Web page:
The project develops co-operation, foster new ideas and exchange best practices among organisations in order to transversally address gender mainstreaming in youth work around Europe.
The aim of the strategic partnership “Boys don’t cry…?” is to develop and transfer educational tools and organisational practices to de-construct gender roles and stereotypes in youth work achieving a long lasting effect.
The project wants to underline the transversality of gender mainstreaming, addressing the way how femininities and masculinities are constructed and how it affects society in general and youth work in particular. That’s why this strategic partnership proposal addresses youth workers, trainers and educators, to develop learning tools aiming at mainstreaming gender in youth work through Human Rights Education and Non-Formal Education methodologies.
The specific objectives of the project are:
- To explore how gender roles are constructed and “normality” established for masculinities and femininities in diverse communities around Europe;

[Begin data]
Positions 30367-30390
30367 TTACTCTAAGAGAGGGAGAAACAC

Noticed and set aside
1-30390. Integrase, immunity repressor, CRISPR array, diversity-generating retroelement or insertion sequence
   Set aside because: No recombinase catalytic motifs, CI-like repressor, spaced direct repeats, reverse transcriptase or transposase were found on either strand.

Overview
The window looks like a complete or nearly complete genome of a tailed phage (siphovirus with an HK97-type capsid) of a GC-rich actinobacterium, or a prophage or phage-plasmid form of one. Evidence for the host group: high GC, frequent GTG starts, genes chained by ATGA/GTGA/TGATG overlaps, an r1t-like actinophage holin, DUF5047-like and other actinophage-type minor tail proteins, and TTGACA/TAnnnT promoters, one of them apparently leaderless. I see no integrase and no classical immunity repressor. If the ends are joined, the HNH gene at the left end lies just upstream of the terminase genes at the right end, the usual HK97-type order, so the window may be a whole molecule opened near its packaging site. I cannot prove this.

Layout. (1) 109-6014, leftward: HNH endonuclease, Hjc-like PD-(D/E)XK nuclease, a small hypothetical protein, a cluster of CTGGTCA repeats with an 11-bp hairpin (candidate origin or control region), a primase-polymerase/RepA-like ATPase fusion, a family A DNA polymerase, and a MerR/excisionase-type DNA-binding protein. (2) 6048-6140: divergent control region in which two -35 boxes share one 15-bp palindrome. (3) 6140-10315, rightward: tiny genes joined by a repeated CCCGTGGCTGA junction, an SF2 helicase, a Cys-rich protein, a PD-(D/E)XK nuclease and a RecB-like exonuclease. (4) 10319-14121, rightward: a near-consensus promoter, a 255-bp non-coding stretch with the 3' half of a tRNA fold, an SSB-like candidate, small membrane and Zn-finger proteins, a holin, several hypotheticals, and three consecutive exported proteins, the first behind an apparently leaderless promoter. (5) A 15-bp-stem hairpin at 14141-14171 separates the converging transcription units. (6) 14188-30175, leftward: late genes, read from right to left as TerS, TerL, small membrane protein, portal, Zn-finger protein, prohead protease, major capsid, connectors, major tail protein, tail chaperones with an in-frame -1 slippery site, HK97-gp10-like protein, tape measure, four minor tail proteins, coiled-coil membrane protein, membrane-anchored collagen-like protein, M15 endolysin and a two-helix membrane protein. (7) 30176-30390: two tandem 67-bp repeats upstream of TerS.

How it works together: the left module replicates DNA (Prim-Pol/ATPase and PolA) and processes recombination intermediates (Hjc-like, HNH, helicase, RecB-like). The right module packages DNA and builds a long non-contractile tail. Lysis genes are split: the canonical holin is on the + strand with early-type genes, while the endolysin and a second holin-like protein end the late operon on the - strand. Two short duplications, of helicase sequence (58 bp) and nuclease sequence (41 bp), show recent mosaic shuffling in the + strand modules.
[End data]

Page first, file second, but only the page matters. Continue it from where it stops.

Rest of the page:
- To introduce non formal education and Human Rights Education methodologies and to implement approaches and activities that support the role of youth work in this area;
- To contribute actively to de-construct sexist attitudes through capacity building, exchange of best practices, testing youth work tools, and create methods that challenge predetermined gender roles and inequalities;
- To foster cooperation and exchange of best practices, raise awareness and develop competences in key concepts for mainstreaming gender in youth work encouraging the cooperation between organisations directly working with young people with fewer opportunities;
- To develop ideas for incorporating gender perspectives in youth work and at community level, and to introduce and promote the qualitative development of the activities for young people in frames of Erasmus+ programme.
- To disseminate the results of the project by providing open access to educational materials, creating guidelines for organisational management and to strengthen the strategic cooperation between youth organisations, CSO, educational systems and local authorities.
The strategic partnership is implemented through several phases, which include mobility action of youth workers from partner countries, community level actions and the creation of educational materials as a long term project result.
Phase 1: Preparation and Co-ordination meeting of all partners representatives
Phase 2: Creation of the Intellectual outputs
Phase 3: Exchange of best practices Mainstreaming gender
Phase 4: Dissemination meeting
Phase 5: Follow up activities